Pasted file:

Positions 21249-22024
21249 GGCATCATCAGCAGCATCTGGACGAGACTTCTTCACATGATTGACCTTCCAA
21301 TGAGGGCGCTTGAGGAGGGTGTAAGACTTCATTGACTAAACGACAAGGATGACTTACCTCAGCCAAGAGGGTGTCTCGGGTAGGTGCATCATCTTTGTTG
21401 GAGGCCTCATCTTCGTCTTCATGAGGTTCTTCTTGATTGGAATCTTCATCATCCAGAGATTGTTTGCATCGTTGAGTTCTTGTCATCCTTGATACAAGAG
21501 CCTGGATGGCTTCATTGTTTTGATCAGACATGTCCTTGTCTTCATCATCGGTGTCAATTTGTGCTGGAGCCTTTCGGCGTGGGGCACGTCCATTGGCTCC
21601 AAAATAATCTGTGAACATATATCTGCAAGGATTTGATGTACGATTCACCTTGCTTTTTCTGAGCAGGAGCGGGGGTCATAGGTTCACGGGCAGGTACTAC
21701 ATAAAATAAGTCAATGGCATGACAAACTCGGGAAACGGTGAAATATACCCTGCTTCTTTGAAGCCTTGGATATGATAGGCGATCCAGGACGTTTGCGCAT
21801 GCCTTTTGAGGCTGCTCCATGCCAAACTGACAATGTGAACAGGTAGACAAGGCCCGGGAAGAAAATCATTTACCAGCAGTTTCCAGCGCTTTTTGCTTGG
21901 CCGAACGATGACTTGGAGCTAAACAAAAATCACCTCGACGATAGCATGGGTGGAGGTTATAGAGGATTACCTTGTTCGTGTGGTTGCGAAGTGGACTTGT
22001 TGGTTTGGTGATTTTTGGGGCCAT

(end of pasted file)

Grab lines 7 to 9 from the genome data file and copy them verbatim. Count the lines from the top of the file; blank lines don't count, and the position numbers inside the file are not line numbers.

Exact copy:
21701 ATAAAATAAGTCAATGGCATGACAAACTCGGGAAACGGTGAAATATACCCTGCTTCTTTGAAGCCTTGGATATGATAGGCGATCCAGGACGTTTGCGCAT
21801 GCCTTTTGAGGCTGCTCCATGCCAAACTGACAATGTGAACAGGTAGACAAGGCCCGGGAAGAAAATCATTTACCAGCAGTTTCCAGCGCTTTTTGCTTGG
21901 CCGAACGATGACTTGGAGCTAAACAAAAATCACCTCGACGATAGCATGGGTGGAGGTTATAGAGGATTACCTTGTTCGTGTGGTTGCGAAGTGGACTTGT